November 3, 2023

Around the dial

Let's begin this week at Cult TV Blog, where John's series on the 1970s continues with Murder Most English, a 1977 series based on the detective stories by Colin Watson. Or are they detective stories? As John says, they're really understated social comedies, and what better format to explore them than through a detective?

Sticking with British TV, at Cult TV Lounge, it's a rundown on Callan Uncovered, a collection of short stories by James Mitchell based on the acclaimed 1967-72 spy series starring Edward Woodward. The stories, dark and cynical (even more so than the series, if that's possible) ran in the Sunday Express for several years in the late 1960s and 1970s. If you're a fan of the series, this belongs on your shelf. 

Halloween was three days ago, but for those of you still in the spirit (get it?), at A Shroud of Thoughts, Terence looks at a favorite episode from Old Time Radio: "Mr. Conklin's Halloween Breakdown," from the much-loved series Our Miss Brooks, with Eve Arden, Gale Gordon, Jeff Chandler, and Richard Crenna. Sadly, it was never adapted for television.

Continuing in that vein, at Drunk TV, Paul travels back to the 1972 TV thriller Crawlspace, starring Arthur Kennedy, Teresa Wright, and Tom Happer, directed by John Newland, and with a score from Jerry Goldsmith; it's a cut above the average TV movie, and a nasty little piece of work. It deserves to be remembered more than it is, so have at it.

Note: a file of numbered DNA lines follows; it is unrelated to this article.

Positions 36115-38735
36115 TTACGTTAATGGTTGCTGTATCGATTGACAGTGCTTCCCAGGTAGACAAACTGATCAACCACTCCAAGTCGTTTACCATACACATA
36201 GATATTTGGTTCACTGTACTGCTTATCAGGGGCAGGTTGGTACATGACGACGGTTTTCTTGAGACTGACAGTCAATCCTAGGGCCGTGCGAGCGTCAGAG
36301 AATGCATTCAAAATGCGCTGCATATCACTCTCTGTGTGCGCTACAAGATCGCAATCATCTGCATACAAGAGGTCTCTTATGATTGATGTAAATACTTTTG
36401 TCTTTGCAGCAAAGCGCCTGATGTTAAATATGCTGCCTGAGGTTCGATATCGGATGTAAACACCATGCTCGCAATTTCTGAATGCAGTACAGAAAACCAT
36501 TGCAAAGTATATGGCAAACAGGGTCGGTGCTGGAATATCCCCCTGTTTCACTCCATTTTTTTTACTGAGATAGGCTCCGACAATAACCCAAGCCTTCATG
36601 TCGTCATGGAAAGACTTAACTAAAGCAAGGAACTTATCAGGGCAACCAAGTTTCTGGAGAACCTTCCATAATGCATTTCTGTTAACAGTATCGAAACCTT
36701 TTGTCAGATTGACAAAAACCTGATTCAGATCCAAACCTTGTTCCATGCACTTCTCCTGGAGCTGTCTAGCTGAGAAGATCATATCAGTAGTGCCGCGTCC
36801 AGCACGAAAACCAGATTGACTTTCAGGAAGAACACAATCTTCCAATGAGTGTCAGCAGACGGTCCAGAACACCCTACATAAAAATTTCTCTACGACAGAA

Let's keep going, with Captain Video's Secret Sanctum, and this comic adaptation of Arch Oboler's classic Old Time Radio series Lights Out. It's called "Come to the Bank," and as a bonus you can listen to the audio version (first broadcast in 1942) while you read along. Who says radio doesn't come with pictures? And a warning: don't read it if you don't like to be scared.

Jack's Hitchcock Project at bare-bones e-zine continues with Lukas Heller's second episode for the show, the eighth-season "I'll Be Judge—I'll Be Jury," starring Peter Graves, Albert Salmi, and Ed Nelson. It's a great example of adapting a novel into a television episode—not an easy task when you consider how difficult it is to even adapt a short story. It's not to be missed. 

Last week at The View from the Junkyard, we looked at Mike's take on Star Trek: The Animated Series. I thought we'd stay with it again this week, with "The Magicks of Megas-Tu," which may be a terrible name for an episode of anything, but this is a particularly good episode, one that might even have helped inspire one of the Star Trek big-screen adventures.

We've seen how one of the unique features of the 1970s was the number of big name stars who made the journey to the small screen in the form of less-than-successful TV series (Yul Brynner, Anthony Quinn, Diana Rigg, Jimmy Stewart, Shirley MacLaine, etc.), and here's one more example, courtesy of Travalanche: Fay, a short-lived sitcom starring Lee Grant. If you haven't heard of it, read on.

And finally, hats off to Gill at Realweegiemidget Reviews, celebrating her eighth anniversary in the blogging business. Let's hope there are many more years to come for one of my favorite blogs!  TV  


  1. Aw, thanks Mitchell, I'm honoured and really touched by this lovely comment - thanks xx

  2. Love you to join my blogathon if you have time,

    1. Thanks, Gill, and thanks for the kind comment above! Not sure if I'll have time, but I will if I can. Stay tuned!


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